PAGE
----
New thread for a new chapter on the build of the prototype 24m/80' cargo proa.
I arrived in Fiji 2 weeks ago and moved into a bure and office at the College of Appropriate Tech and Development (CATD) at Bau Landing, about 25 kms NE of Suva. The staff and students are lovely and very keen to help. They offered me use of their carpentry, plumbing and metal workshops and want input on how to include boatbuilding in the curriculum. We may build a mini cargo proa (foam, not ply) on weekends and evenings. They're also keen on swapping outboard motor petrol powerheads for electric.
Interest in the boat and climate change are high, far higher than in Aus. A World Bank report on how the Fiji Govt should instigate their sustainable agriculture agenda stated: "Key informants flagged domestic inter-island shipping as an area in need of development." and "There should be a push to work with the Sustainable Sea Transport Initiative, which is building a prototype of a sustainable inter-island vessel to provide services to more remote locations." The vessel is the cargo proa, SSTI are the local people helping smooth the way for it.
The first day here, I had a visit from the chief whose family owns a large chunk of Fiji, including the CATD site and several islands, one of which is Leleuvia which has an eco friendly resort on it. He is very keen on the cargo proa, asked me to spend the weekend at the resort and give a talk to 50 students from the International School who are there for a week.
Lelauvia is lovely, the students a lot of fun.
The barman collared me to tell me the cargo proa was just what was required for his village, when could we start?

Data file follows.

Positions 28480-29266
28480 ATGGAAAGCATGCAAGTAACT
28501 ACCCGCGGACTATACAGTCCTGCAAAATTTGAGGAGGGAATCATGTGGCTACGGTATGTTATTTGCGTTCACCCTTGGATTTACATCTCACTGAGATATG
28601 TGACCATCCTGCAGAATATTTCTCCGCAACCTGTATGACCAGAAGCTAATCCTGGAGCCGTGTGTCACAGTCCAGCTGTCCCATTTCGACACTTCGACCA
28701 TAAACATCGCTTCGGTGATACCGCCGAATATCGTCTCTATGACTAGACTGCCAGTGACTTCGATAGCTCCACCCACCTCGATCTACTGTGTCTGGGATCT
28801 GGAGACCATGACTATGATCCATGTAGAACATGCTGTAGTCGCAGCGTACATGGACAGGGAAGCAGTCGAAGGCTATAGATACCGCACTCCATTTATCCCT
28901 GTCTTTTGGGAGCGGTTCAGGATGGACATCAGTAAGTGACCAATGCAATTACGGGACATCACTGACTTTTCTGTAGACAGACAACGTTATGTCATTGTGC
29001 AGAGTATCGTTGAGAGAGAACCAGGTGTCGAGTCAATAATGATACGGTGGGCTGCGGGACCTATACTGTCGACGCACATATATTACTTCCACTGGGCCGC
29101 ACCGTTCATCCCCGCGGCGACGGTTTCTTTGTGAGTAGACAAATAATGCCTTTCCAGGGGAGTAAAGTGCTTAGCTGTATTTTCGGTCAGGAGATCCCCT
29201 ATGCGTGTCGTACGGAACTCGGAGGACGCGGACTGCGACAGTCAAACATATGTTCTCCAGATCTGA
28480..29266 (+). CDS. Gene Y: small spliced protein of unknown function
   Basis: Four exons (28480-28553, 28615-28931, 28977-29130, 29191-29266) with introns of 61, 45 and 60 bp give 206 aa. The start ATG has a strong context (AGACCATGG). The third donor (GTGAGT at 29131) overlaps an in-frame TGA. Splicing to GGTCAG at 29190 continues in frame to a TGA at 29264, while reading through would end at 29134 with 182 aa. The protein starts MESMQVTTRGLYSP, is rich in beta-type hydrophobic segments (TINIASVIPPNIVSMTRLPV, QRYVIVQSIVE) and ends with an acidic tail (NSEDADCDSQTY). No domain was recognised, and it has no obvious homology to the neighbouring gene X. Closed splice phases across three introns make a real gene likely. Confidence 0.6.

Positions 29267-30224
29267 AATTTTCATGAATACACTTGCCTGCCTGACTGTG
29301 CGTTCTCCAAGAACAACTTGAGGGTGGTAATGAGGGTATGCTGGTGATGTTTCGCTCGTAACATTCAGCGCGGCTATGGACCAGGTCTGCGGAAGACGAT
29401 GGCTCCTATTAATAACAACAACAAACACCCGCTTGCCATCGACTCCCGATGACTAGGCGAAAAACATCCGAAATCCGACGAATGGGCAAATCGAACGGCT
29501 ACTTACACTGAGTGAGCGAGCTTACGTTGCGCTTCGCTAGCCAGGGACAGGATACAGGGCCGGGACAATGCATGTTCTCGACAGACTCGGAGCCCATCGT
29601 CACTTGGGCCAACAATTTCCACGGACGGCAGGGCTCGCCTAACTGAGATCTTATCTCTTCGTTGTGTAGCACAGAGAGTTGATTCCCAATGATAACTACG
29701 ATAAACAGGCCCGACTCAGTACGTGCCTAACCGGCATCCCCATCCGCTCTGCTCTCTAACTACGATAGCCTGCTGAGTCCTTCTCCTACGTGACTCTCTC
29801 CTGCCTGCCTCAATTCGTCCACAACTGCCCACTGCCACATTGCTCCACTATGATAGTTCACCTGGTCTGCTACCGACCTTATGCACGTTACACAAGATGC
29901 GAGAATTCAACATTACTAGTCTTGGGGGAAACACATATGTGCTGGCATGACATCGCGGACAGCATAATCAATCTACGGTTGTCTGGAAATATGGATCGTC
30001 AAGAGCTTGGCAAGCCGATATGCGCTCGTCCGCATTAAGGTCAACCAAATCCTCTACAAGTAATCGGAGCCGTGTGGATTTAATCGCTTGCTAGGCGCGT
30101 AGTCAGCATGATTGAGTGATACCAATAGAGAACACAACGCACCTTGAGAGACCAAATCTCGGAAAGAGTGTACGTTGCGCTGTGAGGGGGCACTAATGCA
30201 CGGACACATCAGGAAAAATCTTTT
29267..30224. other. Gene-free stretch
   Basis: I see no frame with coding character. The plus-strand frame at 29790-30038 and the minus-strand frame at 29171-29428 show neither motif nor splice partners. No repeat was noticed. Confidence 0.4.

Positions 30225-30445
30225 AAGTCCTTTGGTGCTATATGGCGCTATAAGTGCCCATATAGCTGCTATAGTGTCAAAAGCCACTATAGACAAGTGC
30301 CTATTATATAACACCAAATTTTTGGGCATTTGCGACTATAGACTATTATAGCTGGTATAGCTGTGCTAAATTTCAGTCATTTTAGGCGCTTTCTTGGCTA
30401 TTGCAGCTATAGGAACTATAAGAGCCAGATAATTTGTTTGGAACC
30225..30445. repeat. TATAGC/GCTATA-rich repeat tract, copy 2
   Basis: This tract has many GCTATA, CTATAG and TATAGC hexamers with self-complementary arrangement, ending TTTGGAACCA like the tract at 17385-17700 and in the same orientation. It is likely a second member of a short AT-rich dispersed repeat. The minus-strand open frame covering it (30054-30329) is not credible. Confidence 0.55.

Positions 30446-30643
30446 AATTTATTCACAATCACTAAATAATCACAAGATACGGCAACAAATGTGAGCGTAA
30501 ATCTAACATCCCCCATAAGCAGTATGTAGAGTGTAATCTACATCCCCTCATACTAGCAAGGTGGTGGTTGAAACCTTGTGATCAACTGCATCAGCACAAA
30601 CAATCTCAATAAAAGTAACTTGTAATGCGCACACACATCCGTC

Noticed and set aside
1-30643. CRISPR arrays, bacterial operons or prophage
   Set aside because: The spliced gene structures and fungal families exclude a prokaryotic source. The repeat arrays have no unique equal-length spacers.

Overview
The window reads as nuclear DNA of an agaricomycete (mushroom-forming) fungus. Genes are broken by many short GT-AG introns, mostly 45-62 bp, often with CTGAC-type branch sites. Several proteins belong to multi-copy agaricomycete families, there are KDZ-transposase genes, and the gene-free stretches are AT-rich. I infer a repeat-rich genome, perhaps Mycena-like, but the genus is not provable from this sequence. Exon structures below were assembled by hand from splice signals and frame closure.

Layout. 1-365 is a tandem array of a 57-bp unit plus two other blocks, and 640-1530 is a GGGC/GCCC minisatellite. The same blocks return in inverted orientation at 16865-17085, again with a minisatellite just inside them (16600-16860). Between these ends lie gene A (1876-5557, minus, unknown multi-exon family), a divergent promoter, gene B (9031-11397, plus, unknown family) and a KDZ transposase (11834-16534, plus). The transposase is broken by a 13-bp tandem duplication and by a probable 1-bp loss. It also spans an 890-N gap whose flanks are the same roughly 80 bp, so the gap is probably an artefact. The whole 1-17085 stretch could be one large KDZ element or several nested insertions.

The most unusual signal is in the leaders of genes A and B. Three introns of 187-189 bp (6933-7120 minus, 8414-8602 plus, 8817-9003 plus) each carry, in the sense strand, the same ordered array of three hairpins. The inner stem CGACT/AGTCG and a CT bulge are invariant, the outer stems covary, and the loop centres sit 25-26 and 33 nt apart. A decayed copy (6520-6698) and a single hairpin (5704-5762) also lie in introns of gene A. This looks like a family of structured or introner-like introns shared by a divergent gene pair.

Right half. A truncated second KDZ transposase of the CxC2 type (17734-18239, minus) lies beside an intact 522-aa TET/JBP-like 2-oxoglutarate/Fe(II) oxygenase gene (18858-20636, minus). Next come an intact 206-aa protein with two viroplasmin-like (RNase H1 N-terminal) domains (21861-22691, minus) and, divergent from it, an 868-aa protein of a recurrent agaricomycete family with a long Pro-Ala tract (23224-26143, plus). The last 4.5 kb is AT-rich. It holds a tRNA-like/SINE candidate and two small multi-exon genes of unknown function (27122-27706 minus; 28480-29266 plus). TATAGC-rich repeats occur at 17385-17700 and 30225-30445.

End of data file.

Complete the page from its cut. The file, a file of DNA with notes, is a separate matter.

I went for a sail/paddle, not much wind in a plywood outrigger, 70 of which were built for an Amazon TV show. The guys who look after it are finishing their Env Eng degrees, offered to work on the Cargo proa over their holidays.
The most common comment from pre teen students, hotel staff and taxi drivers all the way to high up in the public service and Government is that everyone is talking about green shipping, but only the cargo proa is doing anything. Gratifying for me, not so much for the planet.
TAUTOKU!!! Fijian for marvellous. The first container arrived, an hour later it's unloaded and the contents in the shed, 100m down a dirt track. Amusing comparing my efforts with the car, trailer and tractor vs 30 enthusiastic strong Fijians. Pick up the component, put it on their shoulders and take off down the track. Video https://www.facebook.com/www.catdnadave.ac.fj The long hull is being joined in a shed over an old slipway. The first bow section went on today. Horrible glassing job inside an 800mm/32" x 800mm/32" sweat box with fast resin.
Launching will be interesting, but easier and cheaper than the Brisbane scenario. Plus there are 80 students available for lifting and carrying.
Day before yesterday was my birthday. I walked into the food hall for breakfast and 80 students and several staff sang happy birthday Rob, with far more enthusiasm than it has ever been sung the previous 66 times. The students are trades apprentices, but they sing beautifully. First thing in the mornings, pre dinner and occasionally spontaneously, they perform. It's a great way to be woken in the morning.
Yesterday had a visit from a World Bank funded reef clean up project about shipping waste plastic (a big problem) from villages to the recycling depot in Suva. They looked at the boat bits scattered around the place and wanted to know how many cargo proas we could supply and when! The COO is a Swede with a lot of ocean sailing miles in self built boats. Reckons the cargo proa is the 'most functional sailboat' he has seen. At the end of the meeting they asked how long I would be here. I answered that it is a beautiful place, the people are exceptionally friendly, I get better care than in a hotel, up to 80 enthusiastic assistants at my beck and call and I spend all day playing with boat ideas. I won't be leaving anytime soon.
Sorry about the pic size, the option for thumbnails is not shown.
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